Heating oil prices are barely half what they were in summer 2008 - and while prices might go up and even exceed last winter's, nothing indicates any severe spike this winter.
Those who heat with natural gas and propane can expect dramatic drops, while electric heat is projected to cost slightly less.
A little more than a year ago, William Foss paid more than $500 for 115 gallons of heating oil in his Portland home. The price was $4.52 a gallon and he feared it would keep going up. Foss, 62, had recently lost his job and his wife had died.
But he got help from a local nonprofit's home energy assistance program. And in the past six months, he's paid just $2.13 to $2.33 a gallon for three oil deliveries. While he's feeling better about the outlook for oil prices, he's preparing for the worst because colder winters and heavy reliance on oil heat make the Northeast vulnerable to high energy costs and price spikes.
"Something could happen in the next month or two that everything starts going the other way or it could go down," Foss said. "If we all had a crystal ball we could look in, we would know what's going to happen. But we don't."
When crude oil prices surged to nearly $150 a barrel in the summer of 2008, heating oil prices rocketed to record levels. In Maine, where nearly 80 percent of households have oil heat, many people signed contracts locking in rates at more than $4 a gallon for the 2008-09 winter.
Mike Shea, president of Bangor-based Webber Energy Services, said many of his oil customers signed the contracts in panic. Prices were rising fast and people were scared.
But prices plunged as fast as they rose, falling by more than half during the winter - with many homeowners forced to pay the higher contracted prices.
For October 2009 through March 2010, the Energy Information Administration projects the average cost of heating oil will go up to $2.71 per gallon, from $2.63 for 2008-09 - with average household expenditures up 1.4 percent nationwide. About 8 million U.S. households - roughly 7 percent - are heated primarily with oil, the EIA says.
Heating oil prices have remained relatively low this year and avoided the wild price swings that plagued the market the past couple of years. In Maine, the average price this year has ranged from $2.06 to $2.42 a gallon, according to the state Office of Energy Independence and Security.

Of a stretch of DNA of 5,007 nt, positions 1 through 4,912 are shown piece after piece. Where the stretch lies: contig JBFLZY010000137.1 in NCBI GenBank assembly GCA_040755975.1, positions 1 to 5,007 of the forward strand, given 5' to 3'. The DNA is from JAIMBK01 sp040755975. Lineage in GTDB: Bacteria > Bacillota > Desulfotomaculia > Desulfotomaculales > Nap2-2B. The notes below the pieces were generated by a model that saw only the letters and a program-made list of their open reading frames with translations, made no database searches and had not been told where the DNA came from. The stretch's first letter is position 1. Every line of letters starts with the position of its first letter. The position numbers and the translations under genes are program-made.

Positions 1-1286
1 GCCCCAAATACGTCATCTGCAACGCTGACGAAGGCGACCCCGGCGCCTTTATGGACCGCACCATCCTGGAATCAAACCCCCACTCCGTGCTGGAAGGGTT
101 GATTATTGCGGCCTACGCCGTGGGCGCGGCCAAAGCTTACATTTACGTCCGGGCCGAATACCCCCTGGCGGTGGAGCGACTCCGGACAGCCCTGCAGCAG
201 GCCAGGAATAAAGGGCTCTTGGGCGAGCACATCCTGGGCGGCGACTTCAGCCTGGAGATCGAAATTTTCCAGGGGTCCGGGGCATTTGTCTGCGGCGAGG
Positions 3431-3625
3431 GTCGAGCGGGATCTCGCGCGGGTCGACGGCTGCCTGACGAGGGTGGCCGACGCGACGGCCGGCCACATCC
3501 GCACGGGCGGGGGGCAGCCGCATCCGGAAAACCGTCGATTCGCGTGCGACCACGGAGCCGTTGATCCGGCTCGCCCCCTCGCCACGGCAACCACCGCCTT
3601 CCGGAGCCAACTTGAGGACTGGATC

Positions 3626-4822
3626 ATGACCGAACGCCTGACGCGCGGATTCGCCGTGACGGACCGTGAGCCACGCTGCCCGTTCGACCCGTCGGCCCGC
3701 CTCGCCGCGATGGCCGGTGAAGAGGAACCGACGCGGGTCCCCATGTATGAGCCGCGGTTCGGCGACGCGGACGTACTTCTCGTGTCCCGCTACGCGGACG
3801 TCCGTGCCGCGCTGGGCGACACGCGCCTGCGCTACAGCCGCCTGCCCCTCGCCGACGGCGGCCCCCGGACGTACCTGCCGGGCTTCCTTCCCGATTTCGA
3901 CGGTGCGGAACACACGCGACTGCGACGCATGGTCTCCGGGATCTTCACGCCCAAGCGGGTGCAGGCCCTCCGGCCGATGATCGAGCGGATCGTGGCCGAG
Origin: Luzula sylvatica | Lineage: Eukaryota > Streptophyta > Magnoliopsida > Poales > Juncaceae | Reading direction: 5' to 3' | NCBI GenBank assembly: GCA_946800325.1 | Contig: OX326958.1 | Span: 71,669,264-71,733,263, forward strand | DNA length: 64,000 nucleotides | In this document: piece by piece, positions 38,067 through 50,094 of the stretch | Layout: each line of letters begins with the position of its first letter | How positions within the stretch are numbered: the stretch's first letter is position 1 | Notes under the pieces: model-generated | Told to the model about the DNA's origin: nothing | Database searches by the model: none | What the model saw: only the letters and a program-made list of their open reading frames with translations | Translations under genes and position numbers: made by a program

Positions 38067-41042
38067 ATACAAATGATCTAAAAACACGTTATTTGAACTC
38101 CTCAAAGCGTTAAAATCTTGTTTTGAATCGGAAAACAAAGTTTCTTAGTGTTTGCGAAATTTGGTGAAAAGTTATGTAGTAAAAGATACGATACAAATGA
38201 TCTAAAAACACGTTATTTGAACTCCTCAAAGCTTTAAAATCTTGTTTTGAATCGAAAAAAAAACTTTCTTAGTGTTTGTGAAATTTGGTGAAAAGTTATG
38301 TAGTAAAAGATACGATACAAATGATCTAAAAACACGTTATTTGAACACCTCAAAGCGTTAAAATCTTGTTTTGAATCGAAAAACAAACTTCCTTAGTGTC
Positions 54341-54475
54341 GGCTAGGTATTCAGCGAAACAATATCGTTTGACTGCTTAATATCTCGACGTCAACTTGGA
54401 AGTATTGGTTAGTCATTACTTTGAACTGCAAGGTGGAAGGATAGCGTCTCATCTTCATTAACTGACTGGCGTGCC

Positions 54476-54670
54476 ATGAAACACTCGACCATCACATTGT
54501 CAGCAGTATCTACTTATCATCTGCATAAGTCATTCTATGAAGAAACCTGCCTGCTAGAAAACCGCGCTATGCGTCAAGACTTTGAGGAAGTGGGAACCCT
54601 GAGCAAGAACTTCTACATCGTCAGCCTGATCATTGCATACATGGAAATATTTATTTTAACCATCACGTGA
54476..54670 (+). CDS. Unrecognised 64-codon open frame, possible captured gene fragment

"We'll never get back down to the $1-a-gallon era. But the main thing is, it's stable," Shea said. "The volatility and wild swings are difficult for people to plan around."
Nothing on the horizon suggests sharp price increases in the months ahead. Heating oil inventories are above average and hurricane activity hasn't disrupted oil production in the Gulf of Mexico, said Neil Gamson, an energy economist with the EIA.
"With the way stocks are now, it looks like even really cold spells shouldn't present as much of a problem as they could," Gamson said.
Other heating fuel costs are expected to drop. The EIA says heating costs from natural gas, used by 58 million households, will drop 16 percent nationally. Costs for electric heat, used by 39 million households, are projected to fall 1 percent. Spending for propane, used in 6 million households, is expected to fall 12 percent.
But the tough economy and high unemployment are likely to send millions of Americans to the federal Low Income Home Energy Assistance Program, which helps people with heating and cooling costs.
Last year, about 7.5 million households nationwide, and more than 60,000 in Maine, received funding from the program.
"What I'm hearing about is middle-class families where somebody has lost a job and they don't have many assets," said John Wolfe, executive director of the Washington-based National Energy Assistance Directors' Association.
Congress appropriated $5.1 billion to the program last winter, up from $2.5 billion the year before. Congress has yet to approve the fiscal year 2010 appropriations bill, but both the House and Senate versions of the bill keep the funding at its current level.
For Foss, the memory of last year's sky-high oil prices is still fresh in his mind. To prepare his home for this winter, workers caulked siding, wrapped pipes and tightened doors and windows. He also installed new steel-framed front and back doors.
"I'm just trying to cut corners and see if I can keep the thermostat down," he said. "If it gets chilly, I just throw a sweatshirt on or at night, throw an extra blanket on, and I'm comfortable."